The staff at Vicksburg TV, the city’s government access cable television station, use a powerful video production system allows to create professional-quality productions. Photography by Daymon Gardner.
The TriCaster system also helps VTV stream meetings live on Facebook and YouTube, adds Adrian Reddix, an IT technician at the station. “That has led to more citizen engagement. People definitely ask lots of questions and leave lots of comments.”
Agencies should work with IT leaders to plan around issues of networking capacity and security, he adds.
Coleman and Reddix say the TriCaster TC1 is so feature-rich that they are still exploring what it can do. “The TriCaster seems to be a robust system that has many different uses, and it takes a very creative mind to get in there and explore all the possibilities of the system,” Reddix notes. “I know there are features we haven’t touched yet.”
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Napa Valley TV Boosts Production Quality
In 2018, when Napa Valley Television, a public education and government channel in Napa, Calif., upgraded its equipment, it chose to acquire a NewTek TriCaster TC1 production switcher. “One of the big things for us was the virtual set design,” says James Raymond, Napa Valley TV’s executive director. “Our entire facility is less than 1,000 square feet. We have to make it look as big as possible in a 12 by 16 studio, which doesn’t give us much room.”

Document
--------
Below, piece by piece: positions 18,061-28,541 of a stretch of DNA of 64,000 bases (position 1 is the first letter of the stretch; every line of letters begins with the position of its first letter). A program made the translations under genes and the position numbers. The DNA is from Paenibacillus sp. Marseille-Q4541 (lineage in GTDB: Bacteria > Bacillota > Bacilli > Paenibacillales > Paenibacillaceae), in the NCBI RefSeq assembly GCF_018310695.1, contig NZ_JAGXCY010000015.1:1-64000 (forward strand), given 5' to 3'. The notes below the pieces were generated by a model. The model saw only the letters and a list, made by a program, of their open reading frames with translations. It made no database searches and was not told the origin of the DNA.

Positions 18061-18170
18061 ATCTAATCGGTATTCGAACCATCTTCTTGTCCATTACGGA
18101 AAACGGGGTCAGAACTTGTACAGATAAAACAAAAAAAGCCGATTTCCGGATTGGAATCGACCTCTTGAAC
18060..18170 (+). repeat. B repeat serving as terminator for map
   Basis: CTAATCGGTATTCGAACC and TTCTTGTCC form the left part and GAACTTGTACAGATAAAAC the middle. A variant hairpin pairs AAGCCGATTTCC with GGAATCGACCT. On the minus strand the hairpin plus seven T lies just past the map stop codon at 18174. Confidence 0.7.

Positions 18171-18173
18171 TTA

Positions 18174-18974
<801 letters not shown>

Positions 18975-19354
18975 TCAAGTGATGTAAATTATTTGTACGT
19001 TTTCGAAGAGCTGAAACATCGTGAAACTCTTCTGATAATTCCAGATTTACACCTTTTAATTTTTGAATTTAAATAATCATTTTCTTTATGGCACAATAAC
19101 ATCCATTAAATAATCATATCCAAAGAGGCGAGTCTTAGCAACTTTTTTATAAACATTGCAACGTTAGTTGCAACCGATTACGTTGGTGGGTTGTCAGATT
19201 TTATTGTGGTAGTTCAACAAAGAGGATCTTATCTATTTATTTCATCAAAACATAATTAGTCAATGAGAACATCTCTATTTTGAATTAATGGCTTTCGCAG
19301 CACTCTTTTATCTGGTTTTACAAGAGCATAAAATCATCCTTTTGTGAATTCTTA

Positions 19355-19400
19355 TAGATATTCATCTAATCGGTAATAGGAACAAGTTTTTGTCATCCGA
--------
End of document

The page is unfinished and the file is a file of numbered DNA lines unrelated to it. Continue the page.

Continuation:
Using capabilities including a green screen, users can set up three different angles with three distinct backgrounds and create virtual sets. This gave Napa Valley TV the opportunity to allow its members to produce much higher-quality shows without much need for technical knowledge. “They don’t need to be chroma key experts,” Raymond adds. “For community access, the quality at the price point is a great value.”
The switch to the TriCaster system also meant a leap to high-definition 4K resolution. High definition refers to 1080-pixel resolution, a big step up from 480-pixel resolution, generally referred to as standard definition.
“Knowing that technology is constantly evolving and getting more advanced, with 4K televisions and streaming, we wanted to push 4K,” Raymond explains. “It wasn’t much more money, and this was an upgrade that was 13 years in the making.”
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Budget Considerations Factor into Video Production System Purchases
With a limited budget, Napa Valley TV is not going to upgrade equipment every three to five years, so its executives had to anticipate where the technology is going.
“We went with a 4K model not so much for the broadcast medium. With community access, there is no requirement to broadcast our signal in high definition, let alone 4K,” Raymond says.